Sexually active young people account for half of the 20 million new sexually transmitted infections (STI) occurring in the United States each year – and most are unaware that they are infected.
There will be an open forum discussing the risks of STIs Monday, April 7, at 7 p.m. in the Student Recreation Center.
“It is our hope that by making students aware of the problem of STIs, they will not only get tested, but take steps to prevent or decrease the risk of STIs,” said Dr. Sanford Kimmel, professor and vice chair of the UT Department of Family Medicine. “Abstention is the only sure way to prevent STIs. Condoms do decrease the risk, although STIs can be spread by all forms of sex.”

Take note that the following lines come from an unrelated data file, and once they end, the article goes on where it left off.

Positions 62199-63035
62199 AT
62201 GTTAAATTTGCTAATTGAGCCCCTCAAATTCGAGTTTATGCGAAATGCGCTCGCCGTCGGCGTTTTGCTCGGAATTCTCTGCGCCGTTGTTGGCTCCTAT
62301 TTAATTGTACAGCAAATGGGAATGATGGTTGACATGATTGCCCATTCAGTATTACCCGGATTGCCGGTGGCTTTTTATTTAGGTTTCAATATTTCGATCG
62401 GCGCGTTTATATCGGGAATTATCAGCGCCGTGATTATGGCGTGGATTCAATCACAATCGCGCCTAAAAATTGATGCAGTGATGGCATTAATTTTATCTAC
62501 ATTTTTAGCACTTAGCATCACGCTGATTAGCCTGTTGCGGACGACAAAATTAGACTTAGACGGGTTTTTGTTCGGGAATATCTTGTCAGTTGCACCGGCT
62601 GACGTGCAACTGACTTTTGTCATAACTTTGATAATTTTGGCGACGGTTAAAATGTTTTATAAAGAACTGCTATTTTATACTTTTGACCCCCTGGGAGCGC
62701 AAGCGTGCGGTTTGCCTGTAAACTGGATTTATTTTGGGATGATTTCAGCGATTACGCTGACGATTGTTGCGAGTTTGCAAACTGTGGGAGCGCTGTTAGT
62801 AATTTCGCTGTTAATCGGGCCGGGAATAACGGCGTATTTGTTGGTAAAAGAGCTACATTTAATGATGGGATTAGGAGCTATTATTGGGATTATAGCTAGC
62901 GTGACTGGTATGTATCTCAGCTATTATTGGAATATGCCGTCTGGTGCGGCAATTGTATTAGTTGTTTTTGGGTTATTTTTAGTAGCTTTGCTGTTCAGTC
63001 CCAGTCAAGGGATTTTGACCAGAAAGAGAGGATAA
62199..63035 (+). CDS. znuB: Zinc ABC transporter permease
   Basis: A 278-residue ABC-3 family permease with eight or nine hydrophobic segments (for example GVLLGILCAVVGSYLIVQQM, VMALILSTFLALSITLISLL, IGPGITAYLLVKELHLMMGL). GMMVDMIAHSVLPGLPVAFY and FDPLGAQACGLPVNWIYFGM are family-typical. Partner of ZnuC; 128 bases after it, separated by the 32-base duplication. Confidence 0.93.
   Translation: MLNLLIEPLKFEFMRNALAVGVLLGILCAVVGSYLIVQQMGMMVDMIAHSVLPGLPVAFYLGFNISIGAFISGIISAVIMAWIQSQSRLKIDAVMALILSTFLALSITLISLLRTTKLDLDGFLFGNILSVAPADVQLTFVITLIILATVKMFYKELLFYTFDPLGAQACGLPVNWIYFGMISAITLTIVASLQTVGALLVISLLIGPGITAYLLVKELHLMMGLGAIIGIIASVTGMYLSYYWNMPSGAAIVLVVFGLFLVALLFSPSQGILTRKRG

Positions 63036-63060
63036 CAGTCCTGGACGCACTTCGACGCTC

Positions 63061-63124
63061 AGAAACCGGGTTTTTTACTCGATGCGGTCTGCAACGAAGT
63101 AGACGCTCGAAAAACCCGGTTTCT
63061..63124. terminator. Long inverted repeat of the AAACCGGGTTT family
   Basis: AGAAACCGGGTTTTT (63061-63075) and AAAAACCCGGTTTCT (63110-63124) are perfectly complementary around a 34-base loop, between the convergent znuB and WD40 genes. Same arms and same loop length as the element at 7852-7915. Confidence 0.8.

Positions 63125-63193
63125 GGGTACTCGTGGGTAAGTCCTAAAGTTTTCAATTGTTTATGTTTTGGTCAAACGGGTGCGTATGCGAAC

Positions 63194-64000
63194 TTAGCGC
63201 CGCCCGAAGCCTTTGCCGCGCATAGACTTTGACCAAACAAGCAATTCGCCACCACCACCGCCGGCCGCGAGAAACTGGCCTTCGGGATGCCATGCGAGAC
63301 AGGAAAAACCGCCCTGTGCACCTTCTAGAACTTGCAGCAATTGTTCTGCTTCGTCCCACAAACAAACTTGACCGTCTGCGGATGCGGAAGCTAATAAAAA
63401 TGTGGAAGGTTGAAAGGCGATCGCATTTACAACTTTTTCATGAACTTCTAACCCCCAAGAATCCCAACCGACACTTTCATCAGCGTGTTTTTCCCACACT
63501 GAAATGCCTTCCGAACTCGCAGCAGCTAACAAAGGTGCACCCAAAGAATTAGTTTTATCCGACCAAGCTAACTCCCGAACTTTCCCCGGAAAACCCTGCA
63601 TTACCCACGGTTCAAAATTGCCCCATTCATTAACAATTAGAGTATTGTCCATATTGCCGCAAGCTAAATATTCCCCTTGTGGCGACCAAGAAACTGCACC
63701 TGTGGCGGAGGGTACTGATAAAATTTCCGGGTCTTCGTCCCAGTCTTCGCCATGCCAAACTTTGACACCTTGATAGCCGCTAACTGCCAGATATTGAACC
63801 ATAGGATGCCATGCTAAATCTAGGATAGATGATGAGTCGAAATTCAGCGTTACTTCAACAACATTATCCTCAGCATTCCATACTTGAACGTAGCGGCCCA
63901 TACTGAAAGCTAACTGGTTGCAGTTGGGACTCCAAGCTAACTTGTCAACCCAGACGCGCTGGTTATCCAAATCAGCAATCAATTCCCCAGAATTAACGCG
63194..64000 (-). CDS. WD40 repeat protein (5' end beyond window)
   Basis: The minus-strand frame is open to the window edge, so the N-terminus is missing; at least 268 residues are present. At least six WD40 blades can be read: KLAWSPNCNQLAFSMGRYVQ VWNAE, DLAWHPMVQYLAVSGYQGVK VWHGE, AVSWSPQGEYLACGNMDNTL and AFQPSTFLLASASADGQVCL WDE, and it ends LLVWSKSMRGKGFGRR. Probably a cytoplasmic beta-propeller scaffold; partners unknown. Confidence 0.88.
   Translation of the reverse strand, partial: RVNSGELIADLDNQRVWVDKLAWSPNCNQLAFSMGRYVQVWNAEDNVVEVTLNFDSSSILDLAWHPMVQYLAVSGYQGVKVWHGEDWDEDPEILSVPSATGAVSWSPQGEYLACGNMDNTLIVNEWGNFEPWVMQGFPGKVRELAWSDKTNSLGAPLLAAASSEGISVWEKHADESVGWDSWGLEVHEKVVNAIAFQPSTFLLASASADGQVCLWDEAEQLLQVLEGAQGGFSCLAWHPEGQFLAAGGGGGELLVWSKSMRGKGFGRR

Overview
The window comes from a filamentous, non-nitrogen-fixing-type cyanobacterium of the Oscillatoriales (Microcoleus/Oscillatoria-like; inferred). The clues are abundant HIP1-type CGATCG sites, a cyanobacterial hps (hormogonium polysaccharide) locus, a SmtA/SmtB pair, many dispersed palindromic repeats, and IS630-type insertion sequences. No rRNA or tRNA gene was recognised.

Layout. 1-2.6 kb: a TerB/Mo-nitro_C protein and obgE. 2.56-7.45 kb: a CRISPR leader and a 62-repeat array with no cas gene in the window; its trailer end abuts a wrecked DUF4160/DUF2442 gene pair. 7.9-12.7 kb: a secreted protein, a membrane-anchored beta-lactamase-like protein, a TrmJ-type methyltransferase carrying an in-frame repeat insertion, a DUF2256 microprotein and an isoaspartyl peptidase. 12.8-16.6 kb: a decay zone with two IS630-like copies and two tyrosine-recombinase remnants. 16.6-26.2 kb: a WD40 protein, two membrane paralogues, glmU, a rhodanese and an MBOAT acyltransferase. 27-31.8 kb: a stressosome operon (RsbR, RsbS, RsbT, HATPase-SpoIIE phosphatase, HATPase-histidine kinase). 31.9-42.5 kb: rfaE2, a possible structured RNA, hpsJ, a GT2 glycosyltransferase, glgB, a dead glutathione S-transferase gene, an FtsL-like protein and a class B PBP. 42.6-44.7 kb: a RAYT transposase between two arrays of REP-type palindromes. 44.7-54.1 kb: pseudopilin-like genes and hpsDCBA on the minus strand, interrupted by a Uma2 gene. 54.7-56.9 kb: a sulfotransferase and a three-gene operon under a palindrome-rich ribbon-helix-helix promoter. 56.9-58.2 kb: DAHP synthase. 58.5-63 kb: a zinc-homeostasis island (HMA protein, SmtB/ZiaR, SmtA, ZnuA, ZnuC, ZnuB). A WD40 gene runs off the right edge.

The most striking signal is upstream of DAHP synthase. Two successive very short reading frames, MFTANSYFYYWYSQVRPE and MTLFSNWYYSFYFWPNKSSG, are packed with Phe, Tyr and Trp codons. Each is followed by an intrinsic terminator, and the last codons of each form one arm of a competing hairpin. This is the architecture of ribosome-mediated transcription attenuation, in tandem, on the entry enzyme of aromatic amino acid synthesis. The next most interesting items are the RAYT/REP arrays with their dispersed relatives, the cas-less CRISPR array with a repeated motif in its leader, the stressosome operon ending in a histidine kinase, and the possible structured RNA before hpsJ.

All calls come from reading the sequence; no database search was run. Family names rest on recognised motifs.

Get Yourself Tested, Get Yourself Talking is a national campaign that increases awareness about sexually transmitted infections and how to prevent them, links young people to STI testing services, and promotes a more open dialogue with partners and health-care providers.
“I encourage all sexually active people to take initiative and get screened for STIs on a routine basis. Knowing is empowering,” said Dr. Tara Erbele, assistant professor in the UT Department of Family Medicine. “Communicate openly with your partners; everyone gets an STI from someone. While it may be a difficult conversation to have, it is critical for their health and it is significant in reducing the spread of these infections.”
The GYT national campaign is a partnership between the American College Health Association, the Kaiser Family Foundation, the National Coalition of STD Directors, MTV and the Planned Parenthood Federation of America. GYT also receives technical consultation from the U.S. Centers for Disease Control and Prevention.
For more information and to locate a testing center, visit the GYT website.
The Student Medical Center on Main Campus offers free HIV testing on the third Monday of each month from 4 to 6 p.m.